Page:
The addition of new enzymes for the production of additional profiles should clarify the positions of other serovars. Still, these results suggest that the use of this technique to assess gene sequences may reveal a precise sensu stricto classification of these serovars.

Molecular techniques have been used for the characterization of Leptospira isolates; however, most can only make identifications to the species level (Galloway and Levett, 2010), such as 16S rRNA sequence analysis (Morey et al., 2006), RFLP (Li et al., 2009) and MLST (Boonsilp et al., 2013). PFGE has demonstrated the reliable and reproducible identification of Leptospira at the serovar level (Galloway and Levett, 2010). These approaches have greatly contributed to a revolution in both Leptospira detection and characterization (Ahmed et al., 2012). On the other hand, the molecular tools described so far for the characterization of Leptospira suffer from significant drawbacks. For example, PFGE, RFLP, and REA require large quantities of purified DNA, have low levels of discrimination, produce data that is difficult to interpret, suffer from a lack of reproducibility and require specialized equipment (Ahmed et al., 2006).

Notably, the 16S rRNA gene has been considered the gold standard in molecular surveys of bacterial and archaeal diversity, but it has several disadvantages as follows: it is often present in multiple copies, has little resolution below the species level and cannot be readily interpreted in an evolutionary framework (Vos et al., 2012).

The main advantages of the use of the rpoB gene over the 16S rRNA gene are as follows: (i) it is universally present in all prokaryotes; (ii) it typically occurs in a single-copy, essential protein-encoding gene, and sequence errors can be readily identified and removed if they introduce disruptions in the reading frame; (iii) it possesses both slowly and quickly evolving regions, enabling the design of probes and primers of differing specificities; (iv) it has a housekeeping function, making it less susceptible to some forms of lateral gene transfer; and (v) it is large enough in size to contain phylogenetic information, even after the removal of regions that are difficult to align (Case et al., 2007; Vos et al., 2012).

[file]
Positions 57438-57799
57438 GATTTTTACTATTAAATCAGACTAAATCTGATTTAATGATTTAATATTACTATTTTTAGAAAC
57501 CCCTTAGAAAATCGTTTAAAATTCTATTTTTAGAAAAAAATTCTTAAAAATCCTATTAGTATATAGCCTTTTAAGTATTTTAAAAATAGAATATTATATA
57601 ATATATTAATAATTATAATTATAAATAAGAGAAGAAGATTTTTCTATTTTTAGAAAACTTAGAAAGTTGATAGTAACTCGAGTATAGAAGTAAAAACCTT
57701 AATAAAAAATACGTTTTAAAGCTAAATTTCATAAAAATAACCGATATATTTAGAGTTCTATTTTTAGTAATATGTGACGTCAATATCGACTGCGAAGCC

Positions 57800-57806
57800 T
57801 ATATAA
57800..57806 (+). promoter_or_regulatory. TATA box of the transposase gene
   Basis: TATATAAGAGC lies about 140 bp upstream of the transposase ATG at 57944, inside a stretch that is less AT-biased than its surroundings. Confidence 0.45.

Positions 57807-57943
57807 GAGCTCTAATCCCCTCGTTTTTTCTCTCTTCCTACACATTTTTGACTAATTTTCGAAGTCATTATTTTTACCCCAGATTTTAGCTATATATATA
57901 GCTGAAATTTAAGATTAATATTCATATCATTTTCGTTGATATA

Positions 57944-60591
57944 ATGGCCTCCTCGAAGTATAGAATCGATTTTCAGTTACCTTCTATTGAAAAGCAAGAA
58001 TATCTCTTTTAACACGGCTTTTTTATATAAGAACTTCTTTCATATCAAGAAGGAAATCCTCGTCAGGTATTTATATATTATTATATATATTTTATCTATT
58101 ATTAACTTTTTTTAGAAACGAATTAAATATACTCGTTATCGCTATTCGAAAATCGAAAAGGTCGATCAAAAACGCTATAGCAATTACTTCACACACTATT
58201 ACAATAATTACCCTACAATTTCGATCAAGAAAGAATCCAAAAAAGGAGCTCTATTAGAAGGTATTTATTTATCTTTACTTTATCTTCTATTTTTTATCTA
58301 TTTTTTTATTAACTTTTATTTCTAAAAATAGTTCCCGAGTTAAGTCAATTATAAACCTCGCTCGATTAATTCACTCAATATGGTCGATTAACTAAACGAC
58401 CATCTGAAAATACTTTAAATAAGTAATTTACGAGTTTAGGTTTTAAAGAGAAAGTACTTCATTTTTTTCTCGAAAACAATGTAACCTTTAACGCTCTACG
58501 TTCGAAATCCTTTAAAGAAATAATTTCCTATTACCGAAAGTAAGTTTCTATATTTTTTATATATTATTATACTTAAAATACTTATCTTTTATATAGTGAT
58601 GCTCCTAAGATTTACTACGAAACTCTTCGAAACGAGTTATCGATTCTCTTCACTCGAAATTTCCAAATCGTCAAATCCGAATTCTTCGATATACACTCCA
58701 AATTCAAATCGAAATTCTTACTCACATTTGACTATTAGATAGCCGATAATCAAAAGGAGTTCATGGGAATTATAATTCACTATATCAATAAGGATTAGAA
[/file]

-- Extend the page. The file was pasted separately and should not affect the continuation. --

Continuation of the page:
Our findings "in vitro" indicate that the PCR-RFLP technique is a powerful and reproducible test that may be used as a complement or alternative tool to assess the distribution of Leptospira strains within species. Additionally, we recommend the use of PCR-RFLP with in silico digestion of the polymorphic sequences of other conserved genes already deposited in GenBank as a promising technique for the genomic classification of the Leptospira genus.


This study demonstrated that PCR-RFLP is practical and efficient, enabling the differentiation of species and serovars with good discriminatory power, reproducibility and easily interpretable results. In addition, this method is cost-effective for most research laboratories. This technique has also been shown to be suitable for phylogenetic studies and the classifications of species, serovars and strains. The selected 600-bp polymorphic sequence of the rpoB gene produced restriction profiles that allowed for the accurate and timely identification of 32% of the 68 tested strains. We demonstrated that this approach achieves the stated purpose and that serological typing is unreliable for the classification of pathogenic Leptospira. However, additional studies should be undertaken to reclassify these serovars within the species with which they have greater genotypic affinities based on analysis of hypervariable regions of multiple housekeeping genes and especially to investigate whether the clinical leptospirosis symptoms induced by these serovars are presented according to the species with which they are most phylogenetically related.


This study was supported by the Fundação de Amparo à Pesquisa de Minas Gerais (FAPEMIG), the Conselho Nacional de Desenvolvimento Científico e Tecnológico (CNPq), the Fundação de Amparo à Pesquisa e Desenvolvimento Científico do Maranhão (FAPEMA) and the PRPq/UFMG. We thank Dr. Élvio C. Moreira from the Department of Preventive Medicine of the Veterinary School of UFMG for providing the Leptospira strains and Dr. Regina M. Nardi Drummond and Dr. Vera Lúcia dos Santos for their assistance at the laboratory facilities with the growing and maintenance of the Leptospira strains.


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Received: September 03, 2012; Accepted: October 29, 2014

Send correspondence to Á.C. Nunes. Universidade Federal de Minas Gerais, Campus Pampulha, Av. Antônio Carlos 6627, 31270-901 Belo Horizonte, MG, Brazil. E-mail:

Associate Editor: Elizabeth de Andrade Marques